Friday, September 3, 2010

Canon EXPO but no HDSLR

The whole team is a bit disappointed the Canon EXPO came and went without an HDSLR announcement.  The XF100 and XF105 HD camcorders are somewhat interesting, but we personally feel the camcorder form factor is a dead end road.

But, hey, no better time than now to talk about what we would like to see in a video-focused HDSLR:
  • EF mount - absolutely, positively must use EF mount.  We want to leverage the economies of scale and large existing user base of EF lenses (particularly the L lenses).  We don't want fixed lens cameras, we don't want funky video-specific mounts for which few lenses are made (hello, Canon XL), we don't want cinema mounts for which lenses are rare and carry an extremely high premium (hello, PL).
  • SLR form-factor (even if mirror-less) - we like the handling of SLRs, feel the user interface is much more refined than a camcorder-like body.
  • Low-res, full-scan sensor with crazy high-ISO - we would love a 1920x1080 APS-H sensor, maybe 2560x1440 full frame.  Video output must fully sample the sensor (to fix moir√© pattern).  And the higher the ISO the better.  The flexibility to shoot in very low light can do so much to lower production costs, increase artistic freedom.
  • 16:9 sensor if it lowers cost - in theory a 16:9 sensor should cost less as there is less sensor surface area.  A squatty sensor as wide as APS-H but with a 16:9 aspect ratio could be just what the doctor ordered.
  • No H.264 - please, please, please use a royalty-free codec like Dirac, or at the very least a codec without an MPEG-LA-style "screw the artist" clause.
  • Raw video - but only if you don't screw the artists.  Preferably royalty-free.
  • No exFAT - please don't get suckered into Microsoft's game here (you haven't yet, please keep it that way).  A patented file system has no place in consumer electronics, yet alone in a professional HDSLR.  As Rodney Charters points out, the biggest obstacle to digital adoption is the data storage problem.  And do you know who is really good at data storage?  The open-source peeps, because our software runs the Internet.  Open-source is going to bring a viable, distributed digital workflow to your cameras.  So don't encumber the ability of open-source software to read the files from your cameras in the first place.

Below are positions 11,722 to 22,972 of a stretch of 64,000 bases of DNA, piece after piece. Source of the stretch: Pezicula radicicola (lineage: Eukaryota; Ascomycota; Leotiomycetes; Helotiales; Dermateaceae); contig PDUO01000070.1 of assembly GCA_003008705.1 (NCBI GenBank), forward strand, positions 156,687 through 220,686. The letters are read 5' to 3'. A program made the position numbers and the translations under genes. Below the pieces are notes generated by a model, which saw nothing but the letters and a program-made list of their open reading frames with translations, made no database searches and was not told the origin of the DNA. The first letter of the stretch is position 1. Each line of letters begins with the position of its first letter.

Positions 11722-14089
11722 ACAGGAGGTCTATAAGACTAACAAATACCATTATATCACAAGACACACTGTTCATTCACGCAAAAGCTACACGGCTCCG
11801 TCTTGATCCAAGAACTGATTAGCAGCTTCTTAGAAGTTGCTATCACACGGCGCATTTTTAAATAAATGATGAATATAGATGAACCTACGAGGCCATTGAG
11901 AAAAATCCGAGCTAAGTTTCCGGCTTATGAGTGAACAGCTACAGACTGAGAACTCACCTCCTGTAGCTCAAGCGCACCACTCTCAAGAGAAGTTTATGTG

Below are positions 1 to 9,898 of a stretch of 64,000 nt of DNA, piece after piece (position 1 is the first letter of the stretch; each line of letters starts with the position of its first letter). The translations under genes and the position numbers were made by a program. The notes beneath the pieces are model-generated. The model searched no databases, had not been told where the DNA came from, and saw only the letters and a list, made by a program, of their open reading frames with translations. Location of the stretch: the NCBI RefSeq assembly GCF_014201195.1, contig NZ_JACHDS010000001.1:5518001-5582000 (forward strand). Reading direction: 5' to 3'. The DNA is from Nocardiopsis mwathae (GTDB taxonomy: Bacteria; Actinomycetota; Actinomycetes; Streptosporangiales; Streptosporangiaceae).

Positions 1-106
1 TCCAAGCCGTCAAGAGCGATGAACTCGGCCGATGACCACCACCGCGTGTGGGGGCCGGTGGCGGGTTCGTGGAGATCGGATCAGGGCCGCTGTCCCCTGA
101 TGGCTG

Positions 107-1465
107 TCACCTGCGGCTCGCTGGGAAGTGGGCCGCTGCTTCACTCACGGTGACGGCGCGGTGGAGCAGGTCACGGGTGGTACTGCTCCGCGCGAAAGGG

• Fully documented remote control protocol - we want to be able to completely control the camera remotely over WiFi/Ethernet (would settle for USB).  Must have a simple, documented protocol.  Hell, we'll even design a protocol for you if you let us.  Regardless, a simple RESTful API over HTTP would be a good place to start.  You could also toss a web-based UI on for good measure, but the API is far more important than the UI.
  • Open your firmware - might as well ask for everything we want!  Canon, your hardware already fits our needs extremely well.  Most of our pain points can be fixed with firmware, so let us help you fix it.  With all the open-source community has freely done to make your cameras more attractive, it's very unfortunate that you thank us by wasting your engineering efforts on ways to lock us out.
I know, a bit demanding, but we've got work to do! Here's hoping for some exciting HDSLR announcements from Photokina!


  1. Well researched informative post. Thanks for the update.

  2. Full sensor scanning and Raw format video in an HDSLR is impossible in the near future, the camera would need to be bigger to accommodate the processing power involved, Overheating issues would need to be dealt with, theres a reason cameras like the Arri Alexa is the size it is.

    Also dismissing PL lenses for their immense price tag but then advocating L lens is kind of contradictory. Yes there is a big price difference but $1000 is still a lot of money.